It was a quiet Sunday night and I was deep in a magazine article when my wife looked up from her iPad to say, “Something’s going on with your e-mail.” Just then, the phone rang and it was our daughter, Miranda.
“Dad,” she said, “Trump tweeted about your column, but he included your e-mail instead of the column link.”
Oy. Quiet time was over.
E-mails were arriving in by bunches of five or six at a time, so fast that the screen on my phone looked to be in constant motion as the new arrivals stacked on top of those that came a second earlier.
More than a thousand would land in the first hour alone. My e-mail address has been in The Post for more than eight years, but the volume was in a league of its own.
I found the president’s tweet, and my daughter was right about the issue. Trump said nice things about my column in that day’s Post, in which I contended that, despite his missteps, America was better off with him in the White House than Hillary Clinton.
But instead of linking to the column, Trump mistakenly included my e-mail address.
That meant his 46 million Twitter followers knew how to reach me, and many decided to do just that. To try to stop the flood, we rapidly came up with a plan to respond to Trump’s tweet by thanking him and including the correct link to the column, hoping it would be broadly shared.
Either he or someone on his staff also realized the mistake and deleted his original tweet and substituted a passage from my column and this time included the correct link.
That would finally work, but not before my in-box got slammed with more than 2,000 e-mails.
A few thoughts on the experience.
First, without an exact count of each, I would partition the senders into three main groups. Many were eager to see what the president liked, and assumed that if they e-mailed me, I would respond with a copy of my column.
As Kelly Smith wrote, “Sounds great! Pls send me the entire column! Thank you!”
I would be delighted to do that, if I had nothing else to do. But because I ever read all e-mails, I was going to be busy.
Loads of anti-Trumpers were also looking for the column.
“Please forward the full article that the dumbest president in the whole history of dumb states of America was alluding to in his recent tweet about himself,” wrote Richard Ireland.
“With apologies in advance for being the gazillionth person to ask.”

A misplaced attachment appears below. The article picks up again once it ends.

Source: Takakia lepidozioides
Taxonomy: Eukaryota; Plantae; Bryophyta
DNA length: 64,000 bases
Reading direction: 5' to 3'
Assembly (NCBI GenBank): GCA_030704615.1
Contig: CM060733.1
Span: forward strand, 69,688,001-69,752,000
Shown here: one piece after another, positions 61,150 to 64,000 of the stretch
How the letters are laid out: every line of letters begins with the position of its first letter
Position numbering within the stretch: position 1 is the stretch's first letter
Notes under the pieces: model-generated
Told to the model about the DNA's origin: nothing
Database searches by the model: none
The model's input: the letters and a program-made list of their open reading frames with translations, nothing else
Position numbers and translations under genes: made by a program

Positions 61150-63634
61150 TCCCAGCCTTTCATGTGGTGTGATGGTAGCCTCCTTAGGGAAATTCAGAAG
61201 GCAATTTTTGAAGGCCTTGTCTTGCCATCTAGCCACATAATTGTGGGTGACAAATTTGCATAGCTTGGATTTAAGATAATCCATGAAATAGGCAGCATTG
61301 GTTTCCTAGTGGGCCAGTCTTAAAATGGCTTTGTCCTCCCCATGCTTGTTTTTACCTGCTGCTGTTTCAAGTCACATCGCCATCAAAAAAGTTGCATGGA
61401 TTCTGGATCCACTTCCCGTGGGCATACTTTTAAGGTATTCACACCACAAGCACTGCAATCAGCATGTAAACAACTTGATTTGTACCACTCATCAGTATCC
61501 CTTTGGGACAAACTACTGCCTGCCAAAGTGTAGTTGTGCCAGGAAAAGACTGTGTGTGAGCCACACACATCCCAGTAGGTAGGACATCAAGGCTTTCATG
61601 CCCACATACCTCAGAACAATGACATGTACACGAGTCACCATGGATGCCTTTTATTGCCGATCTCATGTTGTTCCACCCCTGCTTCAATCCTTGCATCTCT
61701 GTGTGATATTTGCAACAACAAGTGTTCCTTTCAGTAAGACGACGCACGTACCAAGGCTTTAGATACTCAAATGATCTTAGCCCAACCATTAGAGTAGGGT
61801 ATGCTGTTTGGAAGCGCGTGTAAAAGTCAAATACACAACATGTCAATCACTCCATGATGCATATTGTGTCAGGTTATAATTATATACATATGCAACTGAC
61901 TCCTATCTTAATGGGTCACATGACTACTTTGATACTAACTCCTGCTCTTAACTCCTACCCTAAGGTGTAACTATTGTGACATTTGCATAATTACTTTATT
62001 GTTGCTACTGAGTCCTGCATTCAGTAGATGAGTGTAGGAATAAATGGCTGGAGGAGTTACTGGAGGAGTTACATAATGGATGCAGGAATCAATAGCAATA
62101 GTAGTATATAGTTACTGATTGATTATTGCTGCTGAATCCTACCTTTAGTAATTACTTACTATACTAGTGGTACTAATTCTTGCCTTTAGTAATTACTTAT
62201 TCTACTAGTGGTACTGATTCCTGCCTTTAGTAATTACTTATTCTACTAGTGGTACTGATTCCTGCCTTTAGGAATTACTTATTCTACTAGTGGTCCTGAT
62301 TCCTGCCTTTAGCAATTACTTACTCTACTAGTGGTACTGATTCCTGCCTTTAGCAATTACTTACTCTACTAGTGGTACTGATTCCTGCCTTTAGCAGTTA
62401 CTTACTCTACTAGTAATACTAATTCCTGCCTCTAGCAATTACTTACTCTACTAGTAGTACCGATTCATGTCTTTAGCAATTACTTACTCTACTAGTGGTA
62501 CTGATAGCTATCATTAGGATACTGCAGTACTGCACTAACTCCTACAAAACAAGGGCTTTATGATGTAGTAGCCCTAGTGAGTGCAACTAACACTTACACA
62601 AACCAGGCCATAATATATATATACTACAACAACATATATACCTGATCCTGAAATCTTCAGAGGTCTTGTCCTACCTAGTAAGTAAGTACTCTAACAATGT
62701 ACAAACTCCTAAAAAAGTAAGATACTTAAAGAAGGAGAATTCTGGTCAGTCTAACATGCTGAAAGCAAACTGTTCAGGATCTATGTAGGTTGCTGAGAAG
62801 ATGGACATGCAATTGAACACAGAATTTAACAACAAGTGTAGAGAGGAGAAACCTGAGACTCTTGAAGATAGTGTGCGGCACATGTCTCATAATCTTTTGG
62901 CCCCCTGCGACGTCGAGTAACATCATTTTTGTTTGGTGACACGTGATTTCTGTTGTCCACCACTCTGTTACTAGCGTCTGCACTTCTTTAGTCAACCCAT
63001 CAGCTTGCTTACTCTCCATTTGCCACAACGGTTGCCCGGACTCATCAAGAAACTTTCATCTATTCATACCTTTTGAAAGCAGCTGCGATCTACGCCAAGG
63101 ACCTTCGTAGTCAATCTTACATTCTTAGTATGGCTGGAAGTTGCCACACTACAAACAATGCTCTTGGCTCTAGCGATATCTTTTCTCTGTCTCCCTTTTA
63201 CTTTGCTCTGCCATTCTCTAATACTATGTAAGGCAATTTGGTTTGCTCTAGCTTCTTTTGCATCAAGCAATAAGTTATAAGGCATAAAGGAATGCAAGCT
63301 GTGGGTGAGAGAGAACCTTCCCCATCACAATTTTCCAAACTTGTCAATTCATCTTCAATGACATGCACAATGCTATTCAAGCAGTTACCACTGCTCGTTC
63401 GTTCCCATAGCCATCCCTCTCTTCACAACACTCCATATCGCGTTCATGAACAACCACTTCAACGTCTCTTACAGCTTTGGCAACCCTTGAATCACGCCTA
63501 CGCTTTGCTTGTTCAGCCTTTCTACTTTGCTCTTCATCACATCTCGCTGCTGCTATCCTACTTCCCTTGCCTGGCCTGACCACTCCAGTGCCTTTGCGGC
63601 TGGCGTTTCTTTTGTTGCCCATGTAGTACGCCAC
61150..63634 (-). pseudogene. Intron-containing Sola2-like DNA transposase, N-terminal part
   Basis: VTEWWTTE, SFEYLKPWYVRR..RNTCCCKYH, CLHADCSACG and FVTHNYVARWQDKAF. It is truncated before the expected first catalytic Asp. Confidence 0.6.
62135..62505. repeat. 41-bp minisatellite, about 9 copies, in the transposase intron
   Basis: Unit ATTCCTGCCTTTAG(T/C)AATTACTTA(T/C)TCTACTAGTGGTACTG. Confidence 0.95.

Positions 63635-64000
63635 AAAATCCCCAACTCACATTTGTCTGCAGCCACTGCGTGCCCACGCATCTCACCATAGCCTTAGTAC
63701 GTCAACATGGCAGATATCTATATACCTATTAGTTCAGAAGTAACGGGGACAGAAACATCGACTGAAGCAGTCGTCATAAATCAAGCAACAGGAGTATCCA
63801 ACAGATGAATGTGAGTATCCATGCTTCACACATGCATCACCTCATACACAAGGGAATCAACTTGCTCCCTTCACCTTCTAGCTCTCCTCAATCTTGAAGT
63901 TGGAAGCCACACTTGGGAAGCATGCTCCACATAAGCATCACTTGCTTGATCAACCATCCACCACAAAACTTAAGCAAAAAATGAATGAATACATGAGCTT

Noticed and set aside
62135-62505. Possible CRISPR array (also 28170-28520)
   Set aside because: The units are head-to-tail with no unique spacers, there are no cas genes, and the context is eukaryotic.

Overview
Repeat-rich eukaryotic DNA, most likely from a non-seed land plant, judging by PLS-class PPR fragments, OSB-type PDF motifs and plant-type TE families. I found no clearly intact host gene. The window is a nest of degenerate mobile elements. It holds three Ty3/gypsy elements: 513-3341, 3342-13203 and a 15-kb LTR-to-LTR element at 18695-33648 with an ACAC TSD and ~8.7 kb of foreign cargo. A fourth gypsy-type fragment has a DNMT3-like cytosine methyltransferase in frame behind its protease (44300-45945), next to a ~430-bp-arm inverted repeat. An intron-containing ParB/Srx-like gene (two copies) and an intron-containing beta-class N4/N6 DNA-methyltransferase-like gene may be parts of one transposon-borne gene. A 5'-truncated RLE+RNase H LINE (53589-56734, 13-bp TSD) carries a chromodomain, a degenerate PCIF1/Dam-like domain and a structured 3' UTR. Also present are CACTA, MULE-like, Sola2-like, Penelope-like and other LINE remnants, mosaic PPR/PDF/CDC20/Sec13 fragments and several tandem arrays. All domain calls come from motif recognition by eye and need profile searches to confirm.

His apology set him apart from the likes of Carl Acquavivq, who wrote:
“The buffoon actually posted your email address on his Twitter. I hope you get 3 million hate e-mails.” He followed that by writing, in bold caps, “F–K YOU!” — 75 times.
Another group consisted of those who found the column on their own, and either loved it or hated it. That’s standard fare, although the anti-Trumpers in this case were more great, which tells me many of his Twitter followers are looking for him to say something so they can get outraged or mock him.
For example, the president’s initial tweet, where he quoted me as writing that his was a “consensual” presidency when I actually wrote “consequential,” was ammunition for many critics.
“You support an idiot who does not know the difference between meaningful and consensual. You need to get out more,” wrote Donna Foth.
Dennis Heimforth chimed in: “I’m sure his misquoted ‘consensual presidency’ from your article will make you infinitely more proud of his mental prowess.”
Such barbed sentiments are also standard fare these days. And there was even some impish humor among some critics, who utilized my e-mail to sign me up for liberal organizations that they apparently think, will enlighten me.
Since then, I’ve spent considerable time trying to unsubscribe from Planned Parenthood, NARAL, different New York Times newsletters, the Communist Party, the Satanic Temple, MoveOn.org, Emily’s List, The Clinton Foundation and a petition to overturn the Supreme Court’s Citizens United ruling, to name a few.
Other anti-Trumpers thought I needed something else, so I was signed up for Russian brides, Russian Cupid, Ashley Madison, an Alzheimer’s group and numerous others I’m still trying to block.
Finally, maybe the biggest group of e-mails came from people who are sick with hatred.
Indeed, they were so nasty, and there were so many of them, that reading them amounted to full immersion in the sewer that passes for the most active Trump resisters.
He’s Hitler, he’s demented, he’s evil, and he is destroying the world— and so am I for supporting him.
“Saw the pres wanted us all to email you to say you’re doing a really terrif job up there in new yark,” wrote James Dion. “Hope they give you a big ass raise for making america grate again and again and again. Good job, Goodwin. (if you’re not a jew)”
Walter Maas was one of a handful who urged me to commit suicide, writing, “You are a bigger RETARD than Trump. Kill yourself.”
I was warned that both history and pitchforks would be out for me, was wished a slow death and that I should outlive my children. My late mother was also insulted.
I was blamed of being bribed by Trump, of being insane, called immoral, a bigot and a misogynist. “Must be nice to be a white man,” wrote Erica Sonn, as if that explains everything to her.
And then there were the sexual insults, with scores utilizing the most graphic terms to accuse me of having a physical relationship with Trump.
I was subscribed to gay Web sites, and penis images were attached to a number of e-mails sent my way.
All of which struck me as potent strange. Here are these so-called liberals who still think the greatest insult is to call someone gay. Their homophobia is out of the closet.
Then again, I guess it’s not that surprising. Trump Derangement Syndrome is proving that lots of supposedly sophisticated people are actually mindless idiots filled with hatred.
Thanks to Trump, we now know who they are. Count that as more proofs his is an extreamly consequential presidency.